Recently I saw an interesting map of internal immigration within the United States, in which black lines represented people moving into Texas, while red lines represented those leaving. The cities of Austin, Houston and Dallas were three black holes sucking in human bodies from the Midwest, East and West coasts. Los Angeles and San Diego on the other hand were explosions of red as people fled outwards.
This may seem strange to outsiders as California and New York still dominate media representations of the United States. If you believe movies and TV, California remains a paradise of beaches, palm trees and movie stars while New York is a sophisticated metropolis buzzing with music, art and interesting crime. Texas is a nightmare zone of Creationists, hillbillies and death by lethal injection, where towns have strange names, like Chocolate Bayou (pop.60).
Of course it is true that California has great weather and many wealthy people - God’s trade off for this good fortune being frequent forest fires and the occasional earthquake. And in Texas there are indeed many conservative rural areas, while Texans really are the most enthusiastic practitioners of execution in the country- although Californians also kill convicts.
So why then are people leaving California (and elsewhere) and moving to Texas? The reasons supplied by professional analysts/windbags are always the same- taxes are too high in California; a bloated state sector is driving the state to bankruptcy; business opportunities are strangled by red tape, etc. In fact, California is so broke that the state sends out IOUs instead of tax refunds.
Texas on the other hand is a low tax state, with an anti-big government attitude - it’s a lot easier to hire and fire and start your own business here. Indeed, hostility to government interference is enshrined in the Texas Constitution which limits the state Congress to meeting for 140 days every odd year. This makes it difficult for politicians to get anything done, which is precisely what most Texans want. On the other hand, you get fewer social services and Texas is still facing a $13 billion deficit at the end of the financial year: hi-ho!
Still, people vote with their feet and if demographics are any guide, then Texan policies are a success- for now at least. The population of the state grew by 20% to 25 million in the last decade. As a result, Texas will soon gain four new seats in the House of Representatives, giving it more voting power in Washington. By contrast, New York loses one while California remains static for the first time in history.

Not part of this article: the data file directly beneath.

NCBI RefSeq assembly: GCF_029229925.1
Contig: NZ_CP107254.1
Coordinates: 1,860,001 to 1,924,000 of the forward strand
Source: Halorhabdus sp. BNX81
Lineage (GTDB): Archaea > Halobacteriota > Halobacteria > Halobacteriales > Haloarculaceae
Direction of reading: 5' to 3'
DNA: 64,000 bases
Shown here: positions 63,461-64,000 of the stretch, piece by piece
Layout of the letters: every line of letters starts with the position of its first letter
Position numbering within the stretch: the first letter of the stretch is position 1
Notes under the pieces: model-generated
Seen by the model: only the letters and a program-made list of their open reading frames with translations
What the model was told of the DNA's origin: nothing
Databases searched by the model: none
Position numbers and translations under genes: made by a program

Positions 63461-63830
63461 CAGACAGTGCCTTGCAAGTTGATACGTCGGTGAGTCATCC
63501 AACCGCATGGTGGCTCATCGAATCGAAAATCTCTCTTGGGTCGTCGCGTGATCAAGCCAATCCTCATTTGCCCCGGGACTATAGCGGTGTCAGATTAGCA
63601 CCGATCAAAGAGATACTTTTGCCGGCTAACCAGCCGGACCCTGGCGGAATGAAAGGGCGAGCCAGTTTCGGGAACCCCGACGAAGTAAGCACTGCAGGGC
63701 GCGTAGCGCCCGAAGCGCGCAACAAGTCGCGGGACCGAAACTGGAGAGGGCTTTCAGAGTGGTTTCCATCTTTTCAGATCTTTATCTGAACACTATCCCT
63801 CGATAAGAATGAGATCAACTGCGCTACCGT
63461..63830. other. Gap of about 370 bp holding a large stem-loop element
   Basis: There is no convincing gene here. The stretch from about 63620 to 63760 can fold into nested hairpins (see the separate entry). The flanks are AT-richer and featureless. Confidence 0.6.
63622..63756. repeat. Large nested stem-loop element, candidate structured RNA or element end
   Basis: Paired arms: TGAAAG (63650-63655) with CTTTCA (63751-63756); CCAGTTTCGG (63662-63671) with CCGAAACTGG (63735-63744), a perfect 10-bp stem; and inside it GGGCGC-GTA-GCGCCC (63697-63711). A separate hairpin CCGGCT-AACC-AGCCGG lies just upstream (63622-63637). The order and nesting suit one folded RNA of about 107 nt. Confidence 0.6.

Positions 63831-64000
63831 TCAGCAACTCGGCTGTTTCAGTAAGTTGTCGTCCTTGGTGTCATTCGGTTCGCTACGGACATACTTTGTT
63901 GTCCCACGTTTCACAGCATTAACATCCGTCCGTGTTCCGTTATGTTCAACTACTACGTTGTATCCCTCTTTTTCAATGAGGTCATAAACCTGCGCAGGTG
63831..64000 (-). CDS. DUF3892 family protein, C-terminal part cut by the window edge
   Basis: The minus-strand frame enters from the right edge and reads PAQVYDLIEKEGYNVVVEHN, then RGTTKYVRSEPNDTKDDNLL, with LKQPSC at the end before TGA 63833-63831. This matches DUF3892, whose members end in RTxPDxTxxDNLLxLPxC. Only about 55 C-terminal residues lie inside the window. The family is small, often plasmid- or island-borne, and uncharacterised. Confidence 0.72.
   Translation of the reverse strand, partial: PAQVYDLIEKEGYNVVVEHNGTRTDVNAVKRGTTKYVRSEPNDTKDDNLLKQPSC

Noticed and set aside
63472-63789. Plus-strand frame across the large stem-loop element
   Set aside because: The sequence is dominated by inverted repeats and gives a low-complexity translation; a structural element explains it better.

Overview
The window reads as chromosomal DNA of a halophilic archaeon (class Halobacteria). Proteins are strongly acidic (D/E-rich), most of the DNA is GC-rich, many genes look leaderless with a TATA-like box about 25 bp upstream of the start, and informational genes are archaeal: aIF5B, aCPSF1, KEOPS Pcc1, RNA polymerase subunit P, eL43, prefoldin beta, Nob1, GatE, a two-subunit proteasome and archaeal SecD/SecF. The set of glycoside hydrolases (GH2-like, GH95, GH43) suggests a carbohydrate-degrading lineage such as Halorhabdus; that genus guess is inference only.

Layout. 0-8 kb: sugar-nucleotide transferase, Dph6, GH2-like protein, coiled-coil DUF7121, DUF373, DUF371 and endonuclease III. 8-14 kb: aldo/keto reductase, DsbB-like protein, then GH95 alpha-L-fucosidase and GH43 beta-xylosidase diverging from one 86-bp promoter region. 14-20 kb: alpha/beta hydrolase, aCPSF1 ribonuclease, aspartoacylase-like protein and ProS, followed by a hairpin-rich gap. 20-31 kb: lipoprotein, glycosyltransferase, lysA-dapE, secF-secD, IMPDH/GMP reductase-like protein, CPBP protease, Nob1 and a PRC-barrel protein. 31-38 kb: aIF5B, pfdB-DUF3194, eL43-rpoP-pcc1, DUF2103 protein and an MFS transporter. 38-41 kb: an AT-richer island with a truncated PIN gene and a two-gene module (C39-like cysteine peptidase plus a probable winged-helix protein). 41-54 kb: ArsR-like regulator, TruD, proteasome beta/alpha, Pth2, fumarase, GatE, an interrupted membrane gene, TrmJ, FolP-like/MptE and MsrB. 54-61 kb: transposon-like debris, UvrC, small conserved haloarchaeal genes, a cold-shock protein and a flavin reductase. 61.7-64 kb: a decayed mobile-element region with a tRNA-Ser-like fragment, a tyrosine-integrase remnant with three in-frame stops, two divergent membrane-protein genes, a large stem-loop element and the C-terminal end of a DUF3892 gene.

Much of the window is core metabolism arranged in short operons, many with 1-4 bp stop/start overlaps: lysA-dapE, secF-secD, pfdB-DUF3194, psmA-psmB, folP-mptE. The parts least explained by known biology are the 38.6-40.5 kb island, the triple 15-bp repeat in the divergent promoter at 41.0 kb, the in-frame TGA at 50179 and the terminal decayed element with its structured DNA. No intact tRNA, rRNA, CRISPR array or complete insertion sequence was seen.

So is America turning Texan? Is an era of low taxation and high executions looming? Maybe not: naturally, people emigrating here from the East and West bring their own political cultures with them. Williamson County where I live is a conservative place, where judges mete out the kind of harsh punishments traditionally associated with Texas justice. In the last set of elections, however, there was a civil war in the local Democrat party between locals and “outsiders.” Favoring ideology over practicality, these newcomers campaigned for replicating the conditions of the more liberal cities they had so recently abandoned. They are still outnumbered by conservatives, however, and were duly annihilated in the polls.
Then of course there is the joy of “gerrymandering,” whereby politicians carve out electoral districts with completely unnatural shapes to ensure that they contain the maximum number of voters from one party. That may sound like a corrupt manipulation of the democratic system, and it is, but it is also perfectly legal so long as a few rules are observed. Naturally both parties gerrymander whenever they have the opportunity, and right now Republicans are by far the most powerful political force in Texas. Will they attempt to engineer four new Democrat-free zones?
Well, I’ve read a few articles and the professional analysts/windbags reckon the redistricting will split down the middle with two seats going to each party, although most of them admit that in fact they have no clue how things will develop.
Consider this, however: since 1940, 79 seats have moved from the Northeast and Midwest to the Southwest. Thus the growth in power and population of Texas is part of a longstanding trend. As people have flooded south, however, America has changed radically, becoming more diverse population-wise and much more accommodating to minorities, while Congress has enacted major civil rights legislation. Meanwhile the president who passed the greatest quantity of this socially transformative legislation was Lyndon B. Johnson- a Texan, born and bred.
And so perhaps the only legitimate conclusion to draw is an ancient one, that of Heraclitus: change is life’s only constant and you can’t step in the same river twice. But you will always get your feet wet.
What does the world look like to a man stranded deep in the heart of Texas? Each week, Austin- based author Daniel Kalder writes about America, Russia and beyond from his position as an outsider inside the woefully - and willfully - misunderstood state he calls “the third cultural and economic center of the USA.”
Daniel Kalder is a Scotsman who lived in Russia for a decade before moving to Texas in 2006. He is the author of two books, Lost Cosmonaut (2006) and Strange Telescopes (2008), and writes for numerous publications including The Guardian, The Observer, The Times of London and The Spectator.